A recent interview with Jeremy Paxman, who fronted Channel 4’s Alternative Election Night coverage, argued that this campaign was a choice ‘between one man who was at primary school with Boris Johnson and one man who was at secondary school with him – both of whom did PPE at Oxford’.

Paxman’s quip returns to a long debate in British politics about the representativeness of the political class—do the people elected to represent us, bear any resemblance to the public they represent? The Parliamentary Candidates UK project from UCL and Birkbeck has been collecting and analyzing data on 2015 candidates and here looks the parties’ records on gender and race.


Women MPs

There are now 191 women MPs in Parliament—a new record—and 48 more than were elected in 2010. Women make up 29% of newly elected MPs, an increase from 22% in 2010.

Women MPs by Party

Party Number %
Conservative 68 21
Labour 99 43
SNP 20 36
LibDem 0 0
Green 1 100
UKIP 0 0
Other 3 15
Total 191 29%

(Source: Parliamentary Candidates UK; percentages are rounded)


The Green party had the highest percentage of women candidates selected (38%), but with chances in only a handful of seats, they stood little chance in affecting parliamentary gender balance. Labour has the highest proportion of women in their parliamentary party. Their record number of 99 women MPs results from their continued use of all-women shortlists and that they placed 53% of women candidates in their marginal/winnable seats in 2015. Labour’s conversion rate was higher, despite their poor performance in the polls.

With 26% women candidates selected, the Tories have 68 women MPs, up from 47 in the last Parliament. Although there was no equivalent of the ‘A-List’ Cameron used in 2010, the Tories did place women in 38% of their retirement seats. One of the key reasons for the increase in the number of women MPs is the performance of the SNP. The SNP were second and tied with Labour in terms of percentage of women candidates selected (34%), but their takeover of Scotland resulted in 20 new women MPs, and the youngest in Mhairi Black.



The vote on 7 May saw 41 BME MPs elected to Parliament, constituting 6% of all MPs and an increase from 2010, where just 27% BME were elected.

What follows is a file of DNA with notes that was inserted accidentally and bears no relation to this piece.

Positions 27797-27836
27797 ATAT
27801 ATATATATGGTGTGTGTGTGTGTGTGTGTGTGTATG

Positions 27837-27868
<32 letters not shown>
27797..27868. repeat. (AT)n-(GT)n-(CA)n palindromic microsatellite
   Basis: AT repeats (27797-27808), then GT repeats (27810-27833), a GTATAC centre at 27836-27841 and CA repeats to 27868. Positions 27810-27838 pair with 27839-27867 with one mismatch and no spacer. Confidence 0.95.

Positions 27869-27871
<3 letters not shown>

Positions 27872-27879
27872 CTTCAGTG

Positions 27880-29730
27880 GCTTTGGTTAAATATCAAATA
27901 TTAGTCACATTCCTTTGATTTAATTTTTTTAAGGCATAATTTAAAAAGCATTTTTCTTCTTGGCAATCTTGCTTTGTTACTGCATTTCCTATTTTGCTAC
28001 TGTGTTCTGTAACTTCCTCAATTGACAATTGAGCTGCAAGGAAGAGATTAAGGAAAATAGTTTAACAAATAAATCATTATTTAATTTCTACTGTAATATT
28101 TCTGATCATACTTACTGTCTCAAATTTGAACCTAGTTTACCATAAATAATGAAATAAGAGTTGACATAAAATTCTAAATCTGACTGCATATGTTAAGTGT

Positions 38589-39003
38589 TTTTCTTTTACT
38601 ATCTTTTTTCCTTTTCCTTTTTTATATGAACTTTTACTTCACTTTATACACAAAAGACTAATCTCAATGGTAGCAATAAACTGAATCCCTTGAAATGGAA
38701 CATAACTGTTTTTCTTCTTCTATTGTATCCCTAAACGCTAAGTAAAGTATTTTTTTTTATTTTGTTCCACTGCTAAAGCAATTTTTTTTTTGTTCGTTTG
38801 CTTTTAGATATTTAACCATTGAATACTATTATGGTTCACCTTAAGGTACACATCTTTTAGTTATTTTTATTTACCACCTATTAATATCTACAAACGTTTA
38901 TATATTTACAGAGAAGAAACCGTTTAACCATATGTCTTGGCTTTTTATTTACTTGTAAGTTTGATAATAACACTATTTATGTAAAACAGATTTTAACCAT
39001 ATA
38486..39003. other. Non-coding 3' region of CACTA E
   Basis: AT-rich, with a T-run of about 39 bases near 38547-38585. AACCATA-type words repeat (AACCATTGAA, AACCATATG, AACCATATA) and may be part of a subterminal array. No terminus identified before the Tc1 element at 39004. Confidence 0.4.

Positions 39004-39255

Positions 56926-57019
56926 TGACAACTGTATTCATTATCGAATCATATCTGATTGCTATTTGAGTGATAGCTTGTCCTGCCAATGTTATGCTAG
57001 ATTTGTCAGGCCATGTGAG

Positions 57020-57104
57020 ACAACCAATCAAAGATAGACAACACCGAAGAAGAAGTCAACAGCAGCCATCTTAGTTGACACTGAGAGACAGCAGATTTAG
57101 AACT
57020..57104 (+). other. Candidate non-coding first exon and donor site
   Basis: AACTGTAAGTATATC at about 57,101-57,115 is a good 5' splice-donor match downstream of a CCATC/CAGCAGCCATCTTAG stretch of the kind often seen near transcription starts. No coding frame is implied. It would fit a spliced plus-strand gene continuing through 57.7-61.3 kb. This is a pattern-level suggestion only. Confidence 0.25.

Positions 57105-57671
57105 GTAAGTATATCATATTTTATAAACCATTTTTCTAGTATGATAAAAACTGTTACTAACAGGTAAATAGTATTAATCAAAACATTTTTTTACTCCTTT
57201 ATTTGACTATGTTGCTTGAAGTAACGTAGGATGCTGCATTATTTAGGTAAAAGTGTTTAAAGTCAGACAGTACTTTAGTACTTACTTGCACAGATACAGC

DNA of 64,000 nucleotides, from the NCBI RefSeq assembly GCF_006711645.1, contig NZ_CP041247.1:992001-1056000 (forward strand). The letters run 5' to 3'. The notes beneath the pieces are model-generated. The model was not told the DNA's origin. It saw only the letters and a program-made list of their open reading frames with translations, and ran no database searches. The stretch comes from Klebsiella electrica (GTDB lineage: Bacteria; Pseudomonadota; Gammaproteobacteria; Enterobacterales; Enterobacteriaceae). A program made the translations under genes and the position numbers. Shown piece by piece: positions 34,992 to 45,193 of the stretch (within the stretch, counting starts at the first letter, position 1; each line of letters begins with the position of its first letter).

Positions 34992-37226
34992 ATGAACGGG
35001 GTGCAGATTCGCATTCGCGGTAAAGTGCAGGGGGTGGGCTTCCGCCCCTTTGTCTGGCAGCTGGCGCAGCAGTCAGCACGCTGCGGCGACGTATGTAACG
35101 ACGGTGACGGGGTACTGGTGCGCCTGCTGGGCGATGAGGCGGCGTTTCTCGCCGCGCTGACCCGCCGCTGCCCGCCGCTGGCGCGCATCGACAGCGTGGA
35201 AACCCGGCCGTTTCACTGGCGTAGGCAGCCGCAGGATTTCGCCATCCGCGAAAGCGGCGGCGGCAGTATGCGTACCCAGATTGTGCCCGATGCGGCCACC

Prior to the election there was discussion that the Conservatives had closed the gap between it and Labour on BME representation. Our data show that the Tories led the way with 10% of BME candidates selected to stand in 2010, compared to 8% for Labour and LibDems. Perhaps surprisingly, given claims of racism within the party, fuelled by former candidate Robert Blay’s claims to ‘put a bullet’ in his Tory rival, UKIP had more BME candidates (6%) than the SNP, Greens and Plaid.

BME MPs by Party

Party Number %
Conservative 17 5
Labour 23 10
SNP 1 2
LibDem 0 0
Green 0 0
UKIP 0 0
Other 0 0
Total 41 6

(Source: Parliamentary Candidates UK; percentages are rounded)


But the story with selection and outcomes is more complex. When we look at winnable seats, the data tell a different story: 13% of Labour’s BME candidates were placed in winnable/marginal seats compared to just 5% for the Tories. Labour had 16 BME MPs in 2010 and so their increase to 23 in 2015, again despite their poor polling, shows the importance of where candidates are placed. The Tories have 17 BME MPs, an increase of 6 from 2010. So how did the Tories increase the number of BME MPs? The story here is the selection of seven BME candidates in very safe retirement seats, including Rishni Sunak in Richmond (Yorks), a 44% Tory majority seat, and Suella Fernandes in Fareham, a Tory seat with a 31% majority.


Progress on diversity?

So was this this election the big breakthrough on diversity that some had hoped for? It is a success worth celebrating, but we should be cautious not to lose sight of the big picture. Paxman’s general premise—that there isn’t a great deal of diversity amongst the candidates of the different parties—still holds.

Women MPs make up just 29% of the new Parliament, that’s less than a third for a country where women make up 51% of the population. It also puts Britain behind many of its European counterparts (Germany, France, Sweden), and well behind countries like Rwanda, Cuba and Kazakhstan. And, BME MPs make up just 6% of Parliament, despite being 13% of the population.

To put the 2015’s progress in perspective, we would need to elect more than 130 women and to double the current number of BME MPs to make Parliament descriptively representative of the population it serves.


–Chrysa Lamprinakou, Marco Morucci, Sally Symington, Sam Sharp, David Ireland, Rosie Campbell & Jennifer Hudson

This post originally appeared on The Conversation on 13 May 2015; cross-posted with permission. 

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